Further complicating the opioid epidemic is the surge of fentanyl and Carfentanil, which are heroin’s synthetic,–and far more dangerous—cousins, according to the undercover agents. Mostly manufactured in Asia, fentanyl is 80-100 times stronger than morphine. Carfentanil used to be utilized to tranquilize grizzly bears and, according to the Department of Justice, is a “dangerous new factor in the U.S. opioid crisis.” It is 10,000 times more potent than morphine and 100 times more potent than fentanyl. With heroin, fentanyl and Carfentanil looking similar, those who use the drug have a hard time determining appropriate dosage.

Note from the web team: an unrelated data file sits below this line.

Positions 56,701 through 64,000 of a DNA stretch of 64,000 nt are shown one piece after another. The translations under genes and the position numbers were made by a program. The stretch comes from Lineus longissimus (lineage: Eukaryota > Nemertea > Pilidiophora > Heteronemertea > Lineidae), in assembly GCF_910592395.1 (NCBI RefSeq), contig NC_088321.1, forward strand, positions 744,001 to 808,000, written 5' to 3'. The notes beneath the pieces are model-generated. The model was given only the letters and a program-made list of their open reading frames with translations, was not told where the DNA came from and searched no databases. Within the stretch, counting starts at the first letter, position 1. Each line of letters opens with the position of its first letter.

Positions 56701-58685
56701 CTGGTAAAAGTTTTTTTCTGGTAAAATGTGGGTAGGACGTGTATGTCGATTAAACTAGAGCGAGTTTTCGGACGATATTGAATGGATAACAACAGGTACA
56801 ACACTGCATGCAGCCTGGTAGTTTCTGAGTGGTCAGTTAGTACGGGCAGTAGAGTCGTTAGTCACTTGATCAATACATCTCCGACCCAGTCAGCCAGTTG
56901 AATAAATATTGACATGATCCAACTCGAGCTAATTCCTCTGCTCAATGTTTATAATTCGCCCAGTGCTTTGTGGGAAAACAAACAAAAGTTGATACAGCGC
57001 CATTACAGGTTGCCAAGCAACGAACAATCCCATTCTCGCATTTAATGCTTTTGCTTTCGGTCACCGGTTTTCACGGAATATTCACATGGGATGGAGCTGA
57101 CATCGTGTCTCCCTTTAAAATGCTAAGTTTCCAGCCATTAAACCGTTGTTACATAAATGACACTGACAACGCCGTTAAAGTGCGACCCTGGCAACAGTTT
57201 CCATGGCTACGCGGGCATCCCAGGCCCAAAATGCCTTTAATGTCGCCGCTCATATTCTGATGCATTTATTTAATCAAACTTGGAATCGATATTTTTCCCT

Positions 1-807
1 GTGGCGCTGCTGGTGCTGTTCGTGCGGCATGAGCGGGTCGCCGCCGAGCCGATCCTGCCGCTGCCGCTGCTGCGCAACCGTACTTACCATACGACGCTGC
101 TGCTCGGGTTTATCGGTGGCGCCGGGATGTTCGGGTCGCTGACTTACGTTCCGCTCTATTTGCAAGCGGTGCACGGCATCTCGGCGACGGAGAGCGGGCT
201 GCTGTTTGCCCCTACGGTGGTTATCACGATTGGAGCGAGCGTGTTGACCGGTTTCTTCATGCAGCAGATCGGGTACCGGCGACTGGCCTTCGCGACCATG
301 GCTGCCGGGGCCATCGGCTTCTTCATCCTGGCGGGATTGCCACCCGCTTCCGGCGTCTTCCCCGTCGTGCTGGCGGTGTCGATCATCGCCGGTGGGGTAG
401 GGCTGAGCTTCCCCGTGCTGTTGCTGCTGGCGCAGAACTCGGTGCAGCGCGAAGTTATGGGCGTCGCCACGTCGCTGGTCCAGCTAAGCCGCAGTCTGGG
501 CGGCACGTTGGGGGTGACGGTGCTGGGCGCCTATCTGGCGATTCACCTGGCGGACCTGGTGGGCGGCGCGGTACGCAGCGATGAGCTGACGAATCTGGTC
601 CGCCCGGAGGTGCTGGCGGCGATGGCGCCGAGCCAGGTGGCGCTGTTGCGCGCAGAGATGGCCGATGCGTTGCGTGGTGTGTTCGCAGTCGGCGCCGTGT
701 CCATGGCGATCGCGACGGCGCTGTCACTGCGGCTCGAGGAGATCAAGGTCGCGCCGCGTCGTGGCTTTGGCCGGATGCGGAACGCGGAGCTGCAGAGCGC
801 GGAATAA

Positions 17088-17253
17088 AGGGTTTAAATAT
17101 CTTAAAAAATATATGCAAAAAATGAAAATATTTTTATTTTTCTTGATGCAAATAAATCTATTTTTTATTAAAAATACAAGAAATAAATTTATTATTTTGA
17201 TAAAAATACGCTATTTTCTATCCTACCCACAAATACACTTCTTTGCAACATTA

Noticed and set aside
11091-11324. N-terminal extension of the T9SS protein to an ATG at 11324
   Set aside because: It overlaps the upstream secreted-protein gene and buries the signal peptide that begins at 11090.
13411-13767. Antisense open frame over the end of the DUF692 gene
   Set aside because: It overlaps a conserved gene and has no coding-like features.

Further complications now arising in Canada show that the cartel has now created a product which takes the form of weed but is actually Carfentanil, according to the undercover task force member.

Also contributing to the influx of drugs, especially in rural communities, is the dark web. This is the part of the internet that is only accessible with special software and is supposed to allow users to remain untraceable. Still, some are being found. Federal agents arrested a nurse in California and charged her with selling 20,000 opioid pills via the dark web.  Task force representatives said the dark web allows for these drugs to be purchased in Asia and mailed to the United States.  The task force works closely with the United States Postal Service and United States Department of Homeland Security.